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William Zucker
# Posted: 11 May 2009 05:55

This performance, by Barenboim, was a big disappoimntment to me. But before I get to that, let me comment on the first part of the program, which featured the Ruckert sons, as presented by Thomas Quasthoff.

I have to comment that although I prefer female voices in many of these settings, I have come to the realization that Quasthoff is the only male singer who can present these songs to me in a way whereby I do not miss the female voice, and consequently would love to hear him in the baritone version of Das Lied.

Mr, Quasthoff held the audience spellbound with his delivery, and the last song, Ich bin der Welt abhanden gekommen, achieved a stasis that was almost worth the whole afternoon. Too bad there had to be so many clods hacking away with their coughing, but that is nothing new.

The symphony I felt was pulled out of shape in many places, with exaggerated effects of rubatos and in dynamics even where not called for.
In every movement such was experienced, and besides, the very difficult problems of correct balances between strings and brass in this particular work were simply not addressed; this became for me a very serious problem in the first two movements in particular, although the Scherzo and Rondo Finale were not necessarily immune from it either. Some of the tempo fluctuations seemed to be indulged in for their own sake, and these sounded very artificial and unconvincing.

This is a very difficult symphony to put across convincingly, and over the years, I have heard only two performances live that were altogether satisfactory in my own view, both in Carnegie Hall: that by Barbirolli and the Houston Symphony back in 1965, and more recently, along with other members of the Mahler Society, that by Ashkenazy and the Czech Philharmonic.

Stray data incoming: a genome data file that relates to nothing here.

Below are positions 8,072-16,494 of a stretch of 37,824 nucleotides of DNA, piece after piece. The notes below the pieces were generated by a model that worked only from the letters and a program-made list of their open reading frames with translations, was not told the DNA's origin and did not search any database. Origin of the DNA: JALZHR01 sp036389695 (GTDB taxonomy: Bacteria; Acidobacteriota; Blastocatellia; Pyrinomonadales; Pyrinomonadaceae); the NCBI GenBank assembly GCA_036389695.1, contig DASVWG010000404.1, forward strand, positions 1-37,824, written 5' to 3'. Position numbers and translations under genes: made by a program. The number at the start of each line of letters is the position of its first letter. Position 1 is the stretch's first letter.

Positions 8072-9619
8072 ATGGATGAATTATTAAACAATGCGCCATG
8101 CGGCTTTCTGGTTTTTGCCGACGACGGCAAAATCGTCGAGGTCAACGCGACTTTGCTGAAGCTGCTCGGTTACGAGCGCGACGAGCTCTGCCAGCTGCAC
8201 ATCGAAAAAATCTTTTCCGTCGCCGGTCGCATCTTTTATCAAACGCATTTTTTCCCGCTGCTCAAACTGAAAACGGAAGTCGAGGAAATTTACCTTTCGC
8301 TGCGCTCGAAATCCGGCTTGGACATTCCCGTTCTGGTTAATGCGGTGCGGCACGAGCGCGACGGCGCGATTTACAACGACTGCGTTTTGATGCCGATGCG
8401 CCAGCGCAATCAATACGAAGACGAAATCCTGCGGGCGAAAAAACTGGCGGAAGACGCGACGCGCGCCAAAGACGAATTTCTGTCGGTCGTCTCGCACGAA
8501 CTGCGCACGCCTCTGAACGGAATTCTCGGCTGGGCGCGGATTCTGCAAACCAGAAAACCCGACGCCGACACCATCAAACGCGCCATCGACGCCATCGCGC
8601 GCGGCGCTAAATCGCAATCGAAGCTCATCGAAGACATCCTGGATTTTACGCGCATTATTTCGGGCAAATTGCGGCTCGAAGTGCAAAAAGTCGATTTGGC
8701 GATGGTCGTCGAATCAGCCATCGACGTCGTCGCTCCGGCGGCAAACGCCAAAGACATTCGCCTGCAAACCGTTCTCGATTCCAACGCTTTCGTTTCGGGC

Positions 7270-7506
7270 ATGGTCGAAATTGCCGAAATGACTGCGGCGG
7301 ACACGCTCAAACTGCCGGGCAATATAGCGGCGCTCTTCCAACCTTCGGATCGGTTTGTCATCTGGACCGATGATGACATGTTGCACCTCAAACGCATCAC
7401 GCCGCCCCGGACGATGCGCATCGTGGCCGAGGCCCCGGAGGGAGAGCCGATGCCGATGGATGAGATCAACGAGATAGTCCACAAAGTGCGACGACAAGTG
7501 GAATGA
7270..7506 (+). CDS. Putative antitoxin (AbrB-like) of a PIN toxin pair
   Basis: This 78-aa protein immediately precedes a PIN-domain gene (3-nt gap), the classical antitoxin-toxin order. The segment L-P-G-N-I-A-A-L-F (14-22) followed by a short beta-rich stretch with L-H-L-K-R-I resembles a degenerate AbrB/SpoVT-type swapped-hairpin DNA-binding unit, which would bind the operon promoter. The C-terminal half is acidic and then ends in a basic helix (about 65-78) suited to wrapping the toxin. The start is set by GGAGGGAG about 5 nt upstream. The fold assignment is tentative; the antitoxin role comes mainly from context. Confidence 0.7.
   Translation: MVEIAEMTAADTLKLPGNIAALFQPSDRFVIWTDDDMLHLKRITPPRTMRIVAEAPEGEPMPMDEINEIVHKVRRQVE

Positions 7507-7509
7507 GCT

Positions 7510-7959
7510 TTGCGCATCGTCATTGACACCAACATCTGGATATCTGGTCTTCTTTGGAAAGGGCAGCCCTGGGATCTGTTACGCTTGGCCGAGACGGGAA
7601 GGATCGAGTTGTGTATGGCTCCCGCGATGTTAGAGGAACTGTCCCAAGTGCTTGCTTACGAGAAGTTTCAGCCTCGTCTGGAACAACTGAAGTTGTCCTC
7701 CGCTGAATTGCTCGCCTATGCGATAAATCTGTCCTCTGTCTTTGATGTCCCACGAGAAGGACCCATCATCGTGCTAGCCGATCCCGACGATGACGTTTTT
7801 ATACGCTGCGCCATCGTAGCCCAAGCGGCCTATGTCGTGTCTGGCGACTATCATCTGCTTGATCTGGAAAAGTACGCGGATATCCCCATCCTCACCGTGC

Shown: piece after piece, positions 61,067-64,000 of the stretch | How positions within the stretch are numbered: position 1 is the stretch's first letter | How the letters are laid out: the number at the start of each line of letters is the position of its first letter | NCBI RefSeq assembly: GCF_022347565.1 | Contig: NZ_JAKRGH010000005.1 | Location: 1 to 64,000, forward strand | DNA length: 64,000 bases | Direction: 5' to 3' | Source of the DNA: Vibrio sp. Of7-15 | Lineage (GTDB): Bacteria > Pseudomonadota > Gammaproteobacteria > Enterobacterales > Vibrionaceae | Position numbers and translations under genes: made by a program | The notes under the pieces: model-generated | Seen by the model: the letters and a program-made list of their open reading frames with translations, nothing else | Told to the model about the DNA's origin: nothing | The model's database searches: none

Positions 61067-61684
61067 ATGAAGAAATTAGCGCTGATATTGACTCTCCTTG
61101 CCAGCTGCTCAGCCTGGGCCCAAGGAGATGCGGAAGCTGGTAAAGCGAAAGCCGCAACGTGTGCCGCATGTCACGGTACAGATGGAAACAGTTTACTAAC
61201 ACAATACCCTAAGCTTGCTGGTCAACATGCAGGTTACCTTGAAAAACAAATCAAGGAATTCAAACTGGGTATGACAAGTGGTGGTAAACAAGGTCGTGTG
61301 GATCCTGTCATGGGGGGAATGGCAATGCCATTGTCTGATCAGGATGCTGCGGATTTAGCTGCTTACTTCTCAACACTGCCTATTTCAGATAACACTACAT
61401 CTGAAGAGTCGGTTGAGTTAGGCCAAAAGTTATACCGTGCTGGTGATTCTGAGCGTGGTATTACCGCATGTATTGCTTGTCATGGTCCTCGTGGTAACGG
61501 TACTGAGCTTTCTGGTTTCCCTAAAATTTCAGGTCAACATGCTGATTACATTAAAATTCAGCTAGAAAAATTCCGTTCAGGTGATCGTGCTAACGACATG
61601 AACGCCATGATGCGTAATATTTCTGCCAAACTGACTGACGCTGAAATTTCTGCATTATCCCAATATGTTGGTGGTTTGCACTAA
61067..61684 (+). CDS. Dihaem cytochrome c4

The diversity of the movements, along with the overall scenario, makes the conductor's task extremely difficult. I am further handicapped by the fact that I hear the work in my own unique manner, with the movements grouped entirely differently from the way Mahler had conceived it. I cannot escape this - it is how I hear the work, and accordingly might be unfairly criticizing or even praising a conductor for a reading that might be something Mahler had not actually conceived, although I will avow that we all hear works of this nature in our own unique way, and should not be faulted if our own honest perception happens to be different from that of the composer's, as is very much the case with me in this particular work.

P Stumpf
# Posted: 13 May 2009 04:06

I'm neither a musician nor a musicologist, but to my ears, the performance of the Fifth on Sunday was superlative; Mr. Barenboim redeemed himself for the unsatisfactory First on Wednesday. All movements seemed well paced to me (even a somewhat spritely Adagietto, clocking in at about 8 minutes), and all sections of the orchestra played with verve and excitement.

As for the Ruckert Lieder, I agree with Bill for the most part. The first song did not seem to be quite within Mr. Quasthoff's comfort range, but the rest were very finely done. The audience would have done better to hold their applause for more than 2 seconds, as a spell had been cast with the Ich bin der Welt abhanden gekommen.

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